How to Become an Audio Technician in 5 Steps
Explore the career requirements for an audio technician. Get the facts about training, certification and work experience to determine if this is the right career for you. Schools offering Animation degrees can also be found in these popular choices.
What Does an Audio Technician Do?
Audio technicians operate and manage the equipment used in event productions. Before live performances, they set up all the audio recording equipment, test the sound levels, and make sure it is functioning preparing. They also work in studios recording musicians, interviews, and radio programs. They then take the audio files and edit them together to create a finished product. The following chart provides an overview of what you need to know about entering this field.
|Degree Required||Certificate; associate's and bachelor's degrees available|
|Education Field of Study||Audio technology; multi-track recording; audio engineering|
|Key Responsibilities||Set up, operate and maintain audio equipment|
|Certification||Optional through the Electronics Technicians Association and/or the Society of Broadcast Engineers|
|Job Growth (2014-2024)||8%* (sound engineering technicians)|
|Average Annual Salary (2015)||$63,340* (sound engineering technicians)|
Source: *U.S. Bureau of Labor Statistics
What Is an Audio Technician?
As an audio technician, you would install, operate and maintain the equipment and related systems and components used to produce or amplify sound. This includes microphones, recording equipment, sound speakers and mixing systems. You would also be responsible for connecting components, such as cables, that are used to operate the equipment. Your services would be used for a variety of purposes, including sound production for conventions, music concerts and sports events.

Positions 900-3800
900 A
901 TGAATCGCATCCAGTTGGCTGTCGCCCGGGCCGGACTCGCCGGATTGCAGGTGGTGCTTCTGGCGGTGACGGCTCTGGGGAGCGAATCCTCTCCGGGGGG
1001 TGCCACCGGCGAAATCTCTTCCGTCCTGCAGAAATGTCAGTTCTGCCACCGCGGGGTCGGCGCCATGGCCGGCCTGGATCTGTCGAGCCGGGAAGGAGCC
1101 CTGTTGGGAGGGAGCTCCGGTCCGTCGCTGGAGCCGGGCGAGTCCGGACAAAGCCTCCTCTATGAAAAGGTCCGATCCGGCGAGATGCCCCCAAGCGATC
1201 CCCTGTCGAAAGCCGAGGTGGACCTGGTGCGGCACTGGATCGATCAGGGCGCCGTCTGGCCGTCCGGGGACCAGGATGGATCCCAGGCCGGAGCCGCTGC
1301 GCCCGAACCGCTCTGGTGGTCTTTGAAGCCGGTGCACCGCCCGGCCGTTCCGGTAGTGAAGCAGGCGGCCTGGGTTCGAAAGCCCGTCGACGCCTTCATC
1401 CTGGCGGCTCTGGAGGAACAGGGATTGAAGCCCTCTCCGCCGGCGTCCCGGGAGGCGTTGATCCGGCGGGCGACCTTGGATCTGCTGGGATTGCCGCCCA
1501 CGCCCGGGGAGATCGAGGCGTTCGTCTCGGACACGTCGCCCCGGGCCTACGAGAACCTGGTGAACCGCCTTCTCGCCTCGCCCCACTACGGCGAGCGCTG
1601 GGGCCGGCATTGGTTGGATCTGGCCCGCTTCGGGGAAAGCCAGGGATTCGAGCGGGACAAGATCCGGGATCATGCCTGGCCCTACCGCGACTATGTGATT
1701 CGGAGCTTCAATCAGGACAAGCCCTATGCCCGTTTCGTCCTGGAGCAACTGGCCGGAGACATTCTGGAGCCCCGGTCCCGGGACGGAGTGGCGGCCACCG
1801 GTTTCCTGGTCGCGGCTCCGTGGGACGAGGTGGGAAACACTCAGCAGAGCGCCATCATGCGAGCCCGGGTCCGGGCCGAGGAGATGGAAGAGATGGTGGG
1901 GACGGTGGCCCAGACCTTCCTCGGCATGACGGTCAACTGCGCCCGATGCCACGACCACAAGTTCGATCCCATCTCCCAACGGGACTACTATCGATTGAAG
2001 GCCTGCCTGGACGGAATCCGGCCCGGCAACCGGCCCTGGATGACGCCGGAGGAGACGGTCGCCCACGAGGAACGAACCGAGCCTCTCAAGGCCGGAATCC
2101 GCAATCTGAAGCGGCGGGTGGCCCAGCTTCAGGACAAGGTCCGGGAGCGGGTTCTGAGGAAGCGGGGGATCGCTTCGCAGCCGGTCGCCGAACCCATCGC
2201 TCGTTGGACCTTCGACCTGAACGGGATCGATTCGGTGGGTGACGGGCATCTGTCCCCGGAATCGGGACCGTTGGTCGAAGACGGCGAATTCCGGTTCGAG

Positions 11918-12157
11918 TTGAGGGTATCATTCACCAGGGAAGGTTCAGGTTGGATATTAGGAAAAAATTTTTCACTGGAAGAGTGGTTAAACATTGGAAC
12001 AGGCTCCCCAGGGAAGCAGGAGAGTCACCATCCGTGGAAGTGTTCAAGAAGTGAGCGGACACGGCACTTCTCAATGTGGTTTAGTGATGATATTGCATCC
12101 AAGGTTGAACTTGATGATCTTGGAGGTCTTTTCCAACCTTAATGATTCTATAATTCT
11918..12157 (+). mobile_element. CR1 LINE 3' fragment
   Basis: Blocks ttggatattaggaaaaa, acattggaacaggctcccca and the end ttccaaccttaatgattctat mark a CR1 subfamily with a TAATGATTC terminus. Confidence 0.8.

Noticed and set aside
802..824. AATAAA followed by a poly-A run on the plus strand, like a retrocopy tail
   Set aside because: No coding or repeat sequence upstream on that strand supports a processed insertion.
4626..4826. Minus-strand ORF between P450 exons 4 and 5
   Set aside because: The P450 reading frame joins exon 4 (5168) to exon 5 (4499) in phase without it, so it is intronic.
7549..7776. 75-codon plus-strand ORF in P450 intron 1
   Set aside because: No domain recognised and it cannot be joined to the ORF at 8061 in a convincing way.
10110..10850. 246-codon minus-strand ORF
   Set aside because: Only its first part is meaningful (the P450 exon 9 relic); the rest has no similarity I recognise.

Step 1: Get Trained
The U.S. Bureau of Labor Statistics (BLS) reports that your audio technician training should consist of a formal technical training program (www.bls.gov). Program titles that are consistent with your profession include audio technology, audio production technologies, recording and audio engineering, audio/video technician and related disciplines.
While associate's and bachelor's degree programs are available, they usually are not a requirement for entry-level, audio technician job opportunities. In most instances, diploma or certificate programs offered at vocational/technical/trade schools or community colleges are adequate. Your curriculum for diploma and certificate programs may include targeted coursework in subjects, such as aural perception, multi-track recording, audio engineering and music technology.
Step 2: Consider Certification
Licensure is not required, and certification is voluntary. However, obtaining certification may be beneficial for employment and career advancement. You can get certification through trade associations, such as the Electronics Technicians Association and the Society of Broadcast Engineers, upon passing an examination.
Step 3: Acquire Work Experience
As an audio technician, you can work for a variety of employers, such as motion picture and video companies, colleges and universities, radio and television stations and sound recording service companies. Internships also may be a way to obtain initial experience in the field. According to the BLS, employment for sound engineering technicians (a subset of all broadcast and sound engineering technicians) is projected to increase by 8% between 2014 and 2024.
Step 4: Join a Trade Association
By joining a trade association, you receive membership benefits, such as professional networking outlets and industry updates. The Audio Engineering Society is just one of many associations available for membership. Joining an association may also provide additional job opportunities.
Step 5: Stay Current
Staying current on industry protocols and technologies is vital to your daily work responsibilities. Industry updates and continuing education is available through trade associations, including those that provide certification. Even current software programs may get updates, and you will need to learn new applications.
What Are Some Related Alternative Careers?
Individuals who are interested in becoming audio technicians may also want to consider careers in video and film editing. Film and video editors require expert-level editing skills and knowledge of various software programs and electronic equipment. There are also jobs available as electronics engineering technicians, as job that involves designing and testing various electronic products that can be used in a variety of fields.
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